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Trees Atlanta to Plant 4,000 Trees with New City of Atlanta Contract

FOR IMMEDIATE RELEASE

Trees Atlanta to Plant 4,000 Trees with New City of Atlanta Contract

 ATLANTA, GA (September 25, 2013) – On Monday, September 16, 2013, Atlanta City Council approved a contract that enables local tree planting non-profit Trees Atlanta to plant and maintain 4,000 trees over the next two years. The contract became official on Tuesday, September 24, 2013, and combines tree planting and forest restoration to improve Atlanta’s urban tree canopy. The mission of Trees Atlanta is to protect and improve Atlanta’s urban forest by planting, conserving, and educating, and this contract significantly furthers that mission. The funding is an important part of the City of Atlanta’s 10,000 tree initiative, of which Trees Atlanta is a key partner.

As part of his sustainability efforts, Mayor Kasim Reed is committed to sustaining and increasing the City’s tree canopy. Working with the Department of Parks and Recreation and the Tree Conservation Commission, Mayor Reed began the effort in 2011. Since the City began working with Trees Atlanta as a planting partner in 2004, over 11,484 large trees and thousands of saplings have been funded and planted through the City’s Tree Trust Fund.

“We are beyond thrilled about our ongoing partnership with the city,” says Trees Atlanta Co-Executive Director Connie Veates. “Having such a strong partnership allows us to serve Atlanta’s neighborhoods, districts, and citizens in an ever-more impactful way.”

The trees will be planted through the NeighborWoods program, Trees Atlanta’s main tree planting program. NeighborWoods plants 15-gallon trees with the help of a volunteer corps of 4,500 people. Through this program, a wide range of tree species and sizes will be planted in Atlanta’s 12 council districts.

Trees Atlanta will coordinate with NPUs, neighborhoods, community groups, schools, and other stakeholders to complete the initiative.

In addition to tree planting, Trees Atlanta will address the problem of invasive plants in the city by hiring a herd of sheep to eat kudzu, English ivy, and other non-native and proliferating plants. Trees Atlanta brings the sheep to various greenspaces in Atlanta – such as Chastain Park and Morningside Nature Preserve – so the sheep can provide an environmentally-friendly method of invasive plant control.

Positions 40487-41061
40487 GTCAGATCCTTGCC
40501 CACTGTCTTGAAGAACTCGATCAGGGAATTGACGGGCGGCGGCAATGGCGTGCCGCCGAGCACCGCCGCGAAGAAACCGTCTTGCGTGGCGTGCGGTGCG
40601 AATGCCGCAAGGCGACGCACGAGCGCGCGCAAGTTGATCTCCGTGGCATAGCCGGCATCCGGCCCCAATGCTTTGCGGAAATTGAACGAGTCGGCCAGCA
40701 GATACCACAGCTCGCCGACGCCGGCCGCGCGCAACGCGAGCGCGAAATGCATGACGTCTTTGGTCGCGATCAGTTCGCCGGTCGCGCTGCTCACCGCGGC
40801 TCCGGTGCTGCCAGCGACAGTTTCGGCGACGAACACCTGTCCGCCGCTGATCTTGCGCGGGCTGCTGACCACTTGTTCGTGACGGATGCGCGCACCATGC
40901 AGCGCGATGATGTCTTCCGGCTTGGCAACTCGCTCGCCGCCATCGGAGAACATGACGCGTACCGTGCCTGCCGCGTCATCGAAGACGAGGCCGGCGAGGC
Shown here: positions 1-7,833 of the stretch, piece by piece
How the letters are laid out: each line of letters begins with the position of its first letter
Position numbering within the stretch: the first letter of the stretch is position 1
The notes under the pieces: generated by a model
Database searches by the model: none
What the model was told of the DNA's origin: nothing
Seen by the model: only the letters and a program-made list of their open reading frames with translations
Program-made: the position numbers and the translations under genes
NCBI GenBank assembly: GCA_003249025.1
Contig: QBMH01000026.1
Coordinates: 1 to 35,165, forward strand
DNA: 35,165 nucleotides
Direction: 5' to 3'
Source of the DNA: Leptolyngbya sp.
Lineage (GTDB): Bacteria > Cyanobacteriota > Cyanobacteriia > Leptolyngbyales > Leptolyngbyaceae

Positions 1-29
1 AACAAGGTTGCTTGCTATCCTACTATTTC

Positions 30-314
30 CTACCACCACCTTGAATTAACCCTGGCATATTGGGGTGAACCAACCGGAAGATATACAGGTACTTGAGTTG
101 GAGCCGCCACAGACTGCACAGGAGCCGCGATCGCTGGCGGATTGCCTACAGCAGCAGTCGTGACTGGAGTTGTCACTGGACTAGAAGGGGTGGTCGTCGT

These forest restoration efforts not only improve the aesthetic of the city, they also allow existing trees to do their jobs (create oxygen, sequester carbon dioxide, provide shade from the sun, absorb heat, etc.) without being smothered by invasive plants. These efforts also clear the way for Trees Atlanta to plant more trees in the city.

In addition to tree planting and forest restoration, this contract will empower Trees Atlanta to continue educating the public through programs such as TreeKeepers (a tree care training program for adults), a regular speaker series, pruning classes, and free walking tours offered throughout the city.

 For more information about Trees Atlanta, or to volunteer or donate, visit www.treesatlanta.org or call 404-522-4097

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About Trees Atlanta

Trees Atlanta is a nationally-recognized citizens group dedicated to protecting and improving Atlanta’s urban forest by planting, conserving and educating.  Since 1985, Trees Atlanta has planted and distributed more than 96,000 trees.  Each year, 4,500 volunteers lend their time, talent and expertise to Trees Atlanta. 

 

Media Contact:
Trees Atlanta
Bethany Clark
Bethany@treesatlanta.org               

 

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